In my last two posts (here and here), I’ve discussed rounding at the beginning and end of a shift, but what about rounding for meal breaks?

lunch9568375.jpgIf an employee clocks in from lunch at 12:25, do you round that time to 12:30? Unlike the beginning and end of a workday, rounding meal breaks is almost never a good idea. Under the FLSA, and in many states that have passed meal and break laws like Illinois and California, meal periods do not have to be paid if they are at least a certain length (usually 20 to 30 minutes) and the employee is relieved of all duties during the entire break.

However, if you round meal breaks to the nearest fractional increment, state and federal enforcement agencies will rightfully question whether your employee actually took the full unpaid break period. For instance, if your practice is to round meal breaks to the nearest quarter hour, can you show that your employee actually took a 30-minute unpaid lunch, as opposed to clocking in after just 24 minutes? In California, where employers must provide employees with a 30-minute meal period no later than the end of the fifth hour of work, rounding meal breaks not only creates wage and hour liability under the FLSA, but also risks incurring the meal period penalty under California law, too. If an employer fails to provide an employee a meal period in accordance with an applicable California Industrial Welfare Commission Order, the employer must pay one additional hour of pay at the employee’s regular rate of pay for each workday that the meal period was not provided pursuant to Labor Code Section 226.7. Shorting meal breaks for 800 employees every day? That could add up to some serious cash. Ask Tesoro Refining, which paid out $11.6 million to settle allegations that it was not providing proper meal breaks to its California refinery employees.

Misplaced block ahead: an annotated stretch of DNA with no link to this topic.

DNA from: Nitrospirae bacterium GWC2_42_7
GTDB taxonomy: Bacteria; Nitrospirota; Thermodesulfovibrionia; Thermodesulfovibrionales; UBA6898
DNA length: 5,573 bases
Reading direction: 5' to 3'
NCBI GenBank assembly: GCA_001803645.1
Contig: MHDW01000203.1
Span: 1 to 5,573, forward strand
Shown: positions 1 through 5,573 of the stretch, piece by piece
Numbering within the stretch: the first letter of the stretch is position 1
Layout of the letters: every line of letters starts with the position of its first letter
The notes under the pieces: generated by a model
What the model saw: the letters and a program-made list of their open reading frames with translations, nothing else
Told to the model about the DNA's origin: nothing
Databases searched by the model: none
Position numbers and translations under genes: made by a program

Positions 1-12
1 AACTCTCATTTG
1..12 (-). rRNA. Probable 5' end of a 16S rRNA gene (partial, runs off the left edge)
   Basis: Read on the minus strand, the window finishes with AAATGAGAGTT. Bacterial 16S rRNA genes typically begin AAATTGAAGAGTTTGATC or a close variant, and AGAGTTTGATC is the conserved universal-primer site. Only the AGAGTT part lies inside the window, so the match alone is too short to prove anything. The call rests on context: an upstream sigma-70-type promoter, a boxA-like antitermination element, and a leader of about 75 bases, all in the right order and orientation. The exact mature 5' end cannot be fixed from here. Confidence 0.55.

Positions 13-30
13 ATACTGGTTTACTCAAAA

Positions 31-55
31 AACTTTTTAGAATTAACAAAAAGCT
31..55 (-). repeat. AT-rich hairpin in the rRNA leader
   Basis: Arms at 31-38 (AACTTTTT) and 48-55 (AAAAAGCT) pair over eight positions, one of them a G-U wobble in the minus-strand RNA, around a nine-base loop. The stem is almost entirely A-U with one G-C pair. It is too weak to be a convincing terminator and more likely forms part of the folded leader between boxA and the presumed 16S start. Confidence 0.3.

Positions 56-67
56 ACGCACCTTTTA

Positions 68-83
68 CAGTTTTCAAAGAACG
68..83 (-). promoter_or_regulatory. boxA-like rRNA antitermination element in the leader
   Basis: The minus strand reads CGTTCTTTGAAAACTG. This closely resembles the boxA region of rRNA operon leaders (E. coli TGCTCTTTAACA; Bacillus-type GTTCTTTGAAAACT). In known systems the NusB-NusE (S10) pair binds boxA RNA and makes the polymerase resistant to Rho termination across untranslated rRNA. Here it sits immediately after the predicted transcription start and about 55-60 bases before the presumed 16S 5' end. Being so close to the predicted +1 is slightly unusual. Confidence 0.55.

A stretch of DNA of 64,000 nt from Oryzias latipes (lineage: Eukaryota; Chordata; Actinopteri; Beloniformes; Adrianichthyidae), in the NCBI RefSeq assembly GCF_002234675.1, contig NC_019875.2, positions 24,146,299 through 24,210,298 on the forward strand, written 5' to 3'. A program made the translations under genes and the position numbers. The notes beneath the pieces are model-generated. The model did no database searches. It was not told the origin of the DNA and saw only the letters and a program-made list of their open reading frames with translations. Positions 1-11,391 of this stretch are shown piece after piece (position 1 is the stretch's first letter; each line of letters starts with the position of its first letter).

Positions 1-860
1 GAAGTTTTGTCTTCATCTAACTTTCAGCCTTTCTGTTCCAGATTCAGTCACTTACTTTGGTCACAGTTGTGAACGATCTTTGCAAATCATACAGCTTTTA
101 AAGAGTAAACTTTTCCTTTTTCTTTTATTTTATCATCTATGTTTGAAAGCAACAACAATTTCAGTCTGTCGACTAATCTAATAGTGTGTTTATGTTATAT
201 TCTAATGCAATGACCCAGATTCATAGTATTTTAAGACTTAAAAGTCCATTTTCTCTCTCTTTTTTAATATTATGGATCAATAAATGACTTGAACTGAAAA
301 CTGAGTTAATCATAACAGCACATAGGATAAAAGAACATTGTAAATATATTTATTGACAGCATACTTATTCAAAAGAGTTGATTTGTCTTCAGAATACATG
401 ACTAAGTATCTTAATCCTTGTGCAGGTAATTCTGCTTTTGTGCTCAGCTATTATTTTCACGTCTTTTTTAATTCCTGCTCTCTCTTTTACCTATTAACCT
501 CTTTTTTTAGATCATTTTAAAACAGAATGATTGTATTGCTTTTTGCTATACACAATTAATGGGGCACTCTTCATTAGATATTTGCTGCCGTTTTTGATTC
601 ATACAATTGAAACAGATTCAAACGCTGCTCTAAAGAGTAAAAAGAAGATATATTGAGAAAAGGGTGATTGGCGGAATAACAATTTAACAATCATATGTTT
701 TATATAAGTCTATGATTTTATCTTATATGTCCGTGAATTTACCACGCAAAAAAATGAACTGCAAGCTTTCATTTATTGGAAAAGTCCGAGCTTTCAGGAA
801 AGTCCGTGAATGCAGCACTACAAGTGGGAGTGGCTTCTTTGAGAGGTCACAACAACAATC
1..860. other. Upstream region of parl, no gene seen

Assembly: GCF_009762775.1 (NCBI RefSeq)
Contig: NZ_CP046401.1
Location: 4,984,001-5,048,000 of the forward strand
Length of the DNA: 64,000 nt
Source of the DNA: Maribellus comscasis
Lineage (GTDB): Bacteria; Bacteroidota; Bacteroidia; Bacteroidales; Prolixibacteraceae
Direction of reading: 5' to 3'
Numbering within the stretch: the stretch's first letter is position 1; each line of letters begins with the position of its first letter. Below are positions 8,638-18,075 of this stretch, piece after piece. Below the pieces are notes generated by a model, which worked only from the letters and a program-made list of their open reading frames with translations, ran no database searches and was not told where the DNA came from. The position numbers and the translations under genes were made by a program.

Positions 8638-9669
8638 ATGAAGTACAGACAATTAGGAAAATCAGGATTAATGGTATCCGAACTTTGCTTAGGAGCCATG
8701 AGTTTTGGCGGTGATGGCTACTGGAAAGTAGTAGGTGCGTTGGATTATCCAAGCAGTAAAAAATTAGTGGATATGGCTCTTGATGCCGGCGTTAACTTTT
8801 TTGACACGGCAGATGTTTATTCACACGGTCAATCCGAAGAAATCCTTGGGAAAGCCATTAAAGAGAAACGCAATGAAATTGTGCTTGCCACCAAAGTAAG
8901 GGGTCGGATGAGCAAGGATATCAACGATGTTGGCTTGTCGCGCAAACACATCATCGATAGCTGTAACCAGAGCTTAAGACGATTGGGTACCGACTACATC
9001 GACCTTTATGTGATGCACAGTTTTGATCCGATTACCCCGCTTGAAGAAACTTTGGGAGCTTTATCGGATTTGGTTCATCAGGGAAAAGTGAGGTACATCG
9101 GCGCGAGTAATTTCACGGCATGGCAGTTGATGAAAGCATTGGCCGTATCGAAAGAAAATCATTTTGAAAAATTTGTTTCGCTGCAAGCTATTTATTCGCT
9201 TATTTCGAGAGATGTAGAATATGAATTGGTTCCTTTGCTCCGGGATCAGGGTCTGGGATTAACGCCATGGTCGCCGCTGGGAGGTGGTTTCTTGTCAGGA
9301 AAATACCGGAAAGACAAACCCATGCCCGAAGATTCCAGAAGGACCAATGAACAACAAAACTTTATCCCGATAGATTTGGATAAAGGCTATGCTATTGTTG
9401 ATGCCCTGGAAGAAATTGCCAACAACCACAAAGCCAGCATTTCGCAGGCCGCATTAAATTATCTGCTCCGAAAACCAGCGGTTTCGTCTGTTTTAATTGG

A Few Final Insights on Rounding Practices

The least risky position on rounding? Don’t do it. But, if you must, consider rounding to the shortest increment possible so you can limit your potential liability. If you ever have to litigate your rounding practices, you will generally have less time in dispute if you round to the nearest five minutes than if you round to the nearest 15. Mechanically, how should you round? In the United States, there are three commonly accepted rounding methods:

  1. Nearest IntervalSimply round up or down to the nearest increment. If you round to the nearest 5 minutes, a punch at 8:01 or 8:02 becomes 8:00, and a punch at 8:03 or 8:04 becomes 8:05.
  2. One for You, One for Me – Remember learning how to divide a pile of toys, cookies, or anything else with your friends as a child? You can do that with your employees too: one for you, one for me. Under this approach, round to your chosen increment in favor of the employee when they punch in and in your favor when they punch out. Be careful, though! This is an option only if, in practice, it sometimes will benefit both you and the employee. 
  3. Employee’s Favor – You can also always round in your employee’s favor. That’s pretty risk-free, too, but it also results in more time worked for the employee. In the aggregate, this approach could be costly, especially if the rounding results in overtime.

As with most wage and hour issues, these rounding issues are very fact specific and it may not apply precisely to your business. If you have questions about how to apply rounding to your situation, e-mail or tweet me at @WageHourInsight.